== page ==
“The eyes are hungry,” W.A. Mathieu says in The Listening Book. “They eat brain energy. When you close your eyes your brain opens to your ears; sound rushes in to fill the sphere of the skull.” When I was in my early 20s, I read Mathieu’s books about the hidden music of daily life, hoping to train my ears, to hear the world differently, to be open in a way I didn’t yet know how to be.

Popular with aging hippies, the books weren’t cool, weren’t something I shared with my roommates and friends, but when no one was around I tried out Mathieu’s often ridiculous exercises. Humming along with the refrigerator’s motor. Harmonizing with the phone’s dial tone. Testing the resonance of objects by drumming on them. Speaking in gibberish to remember the joy of language.

Mostly I felt foolish. But every now and then, I let my guard down enough to have fun, to be a child, to discover. I closed my eyes, again and again, trying to forget what I looked like while I assigned textures to tones, wrapping myself in a wool blanket and curling up in front the stereo speakers. “Open your eyes,” Mathieu instructs, “now the brain is crowded, and the bright screen of sound grows dim.” And it was always true: the visual world had a way of narrowing what the ear could take in, of turning the volume down.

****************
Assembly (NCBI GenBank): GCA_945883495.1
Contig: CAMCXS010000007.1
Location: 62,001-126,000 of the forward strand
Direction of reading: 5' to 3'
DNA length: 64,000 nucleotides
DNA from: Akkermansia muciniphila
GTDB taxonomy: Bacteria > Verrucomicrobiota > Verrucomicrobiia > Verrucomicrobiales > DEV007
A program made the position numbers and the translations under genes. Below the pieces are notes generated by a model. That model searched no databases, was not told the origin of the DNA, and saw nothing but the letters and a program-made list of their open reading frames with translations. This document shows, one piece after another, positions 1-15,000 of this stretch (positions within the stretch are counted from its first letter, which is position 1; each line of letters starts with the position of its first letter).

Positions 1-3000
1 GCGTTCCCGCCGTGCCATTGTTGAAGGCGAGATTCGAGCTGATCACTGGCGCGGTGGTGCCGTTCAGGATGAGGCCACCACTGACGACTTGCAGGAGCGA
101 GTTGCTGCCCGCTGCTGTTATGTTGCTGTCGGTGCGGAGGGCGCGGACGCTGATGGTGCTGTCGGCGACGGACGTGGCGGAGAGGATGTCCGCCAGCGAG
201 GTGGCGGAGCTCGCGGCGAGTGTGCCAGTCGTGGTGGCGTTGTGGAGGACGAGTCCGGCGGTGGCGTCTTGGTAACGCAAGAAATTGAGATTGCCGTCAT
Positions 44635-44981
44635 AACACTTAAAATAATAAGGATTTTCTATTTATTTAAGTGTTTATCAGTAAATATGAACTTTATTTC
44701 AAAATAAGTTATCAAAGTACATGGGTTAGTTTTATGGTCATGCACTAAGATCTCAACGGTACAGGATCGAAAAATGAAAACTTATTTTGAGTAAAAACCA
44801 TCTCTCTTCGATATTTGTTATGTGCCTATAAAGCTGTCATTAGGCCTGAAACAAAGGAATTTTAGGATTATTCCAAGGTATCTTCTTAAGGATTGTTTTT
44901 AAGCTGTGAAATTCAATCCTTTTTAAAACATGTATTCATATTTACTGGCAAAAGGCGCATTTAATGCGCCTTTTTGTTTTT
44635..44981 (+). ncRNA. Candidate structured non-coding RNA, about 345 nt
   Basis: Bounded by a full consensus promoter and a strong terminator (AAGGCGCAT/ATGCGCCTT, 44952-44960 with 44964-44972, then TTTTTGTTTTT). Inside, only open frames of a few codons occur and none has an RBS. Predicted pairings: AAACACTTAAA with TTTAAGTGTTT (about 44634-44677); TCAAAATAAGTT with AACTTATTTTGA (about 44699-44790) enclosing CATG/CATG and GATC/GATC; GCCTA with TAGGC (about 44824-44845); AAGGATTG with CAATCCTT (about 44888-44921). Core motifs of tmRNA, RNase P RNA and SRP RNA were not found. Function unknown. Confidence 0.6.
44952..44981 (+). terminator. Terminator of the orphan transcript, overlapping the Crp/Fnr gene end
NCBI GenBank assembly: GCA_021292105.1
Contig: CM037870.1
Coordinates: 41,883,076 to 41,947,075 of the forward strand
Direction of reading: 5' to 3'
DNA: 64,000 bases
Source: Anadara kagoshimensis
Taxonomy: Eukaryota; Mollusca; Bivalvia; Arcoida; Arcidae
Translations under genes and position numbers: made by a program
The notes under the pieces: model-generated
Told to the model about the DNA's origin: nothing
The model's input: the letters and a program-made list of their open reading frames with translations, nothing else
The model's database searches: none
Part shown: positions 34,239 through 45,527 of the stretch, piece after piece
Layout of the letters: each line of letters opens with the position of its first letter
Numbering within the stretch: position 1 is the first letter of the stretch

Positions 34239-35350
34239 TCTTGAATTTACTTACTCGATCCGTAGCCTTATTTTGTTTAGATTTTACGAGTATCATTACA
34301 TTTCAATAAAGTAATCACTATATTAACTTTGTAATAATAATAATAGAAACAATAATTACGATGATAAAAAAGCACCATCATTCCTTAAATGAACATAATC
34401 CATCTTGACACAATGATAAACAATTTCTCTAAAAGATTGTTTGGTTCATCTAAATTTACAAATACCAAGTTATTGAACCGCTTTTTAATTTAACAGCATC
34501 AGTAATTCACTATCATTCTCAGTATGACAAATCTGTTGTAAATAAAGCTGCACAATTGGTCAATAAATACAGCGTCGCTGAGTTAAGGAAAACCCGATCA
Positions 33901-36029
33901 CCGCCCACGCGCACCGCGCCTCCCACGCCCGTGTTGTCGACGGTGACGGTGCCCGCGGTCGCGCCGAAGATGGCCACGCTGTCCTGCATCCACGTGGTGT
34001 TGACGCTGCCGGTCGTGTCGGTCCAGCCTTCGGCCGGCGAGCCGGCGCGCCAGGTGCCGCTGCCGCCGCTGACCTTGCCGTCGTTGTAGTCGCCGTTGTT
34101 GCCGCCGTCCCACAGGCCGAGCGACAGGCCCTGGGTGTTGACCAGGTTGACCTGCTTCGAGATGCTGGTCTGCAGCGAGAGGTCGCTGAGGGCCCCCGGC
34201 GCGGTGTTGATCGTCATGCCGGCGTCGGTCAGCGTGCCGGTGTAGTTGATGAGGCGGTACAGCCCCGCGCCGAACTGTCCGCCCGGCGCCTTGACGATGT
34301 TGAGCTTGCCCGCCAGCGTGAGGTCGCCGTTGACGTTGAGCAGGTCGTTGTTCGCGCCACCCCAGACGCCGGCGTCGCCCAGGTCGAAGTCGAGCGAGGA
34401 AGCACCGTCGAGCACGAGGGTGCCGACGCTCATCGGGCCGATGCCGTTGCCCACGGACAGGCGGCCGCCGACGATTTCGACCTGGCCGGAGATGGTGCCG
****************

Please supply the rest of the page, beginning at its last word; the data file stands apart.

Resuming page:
As I read Mathieu’s books, attempting to privately heighten a sense, a friend introduced me to walking meditation, or at least a drastically simplified version she learned in a class on mindfulness. “Just close your eyes,” she told me, as we walked down the street. After a few steps, we bumped into each other and stopped, laughing. But the next day, on a walk alone in the woods, I reached a stretch of wide, maintained path, closed my eyes, and felt the forces of the world rush toward me. It wasn’t just that my brain opened to my ears, but that my whole body opened to the wind, the small plants under my feet, the trees that towered over the path. My moderate pace suddenly felt wild and rushed, reckless. There was no way, it seemed, to know what I was walking into, my peaceful walk now so full of risk.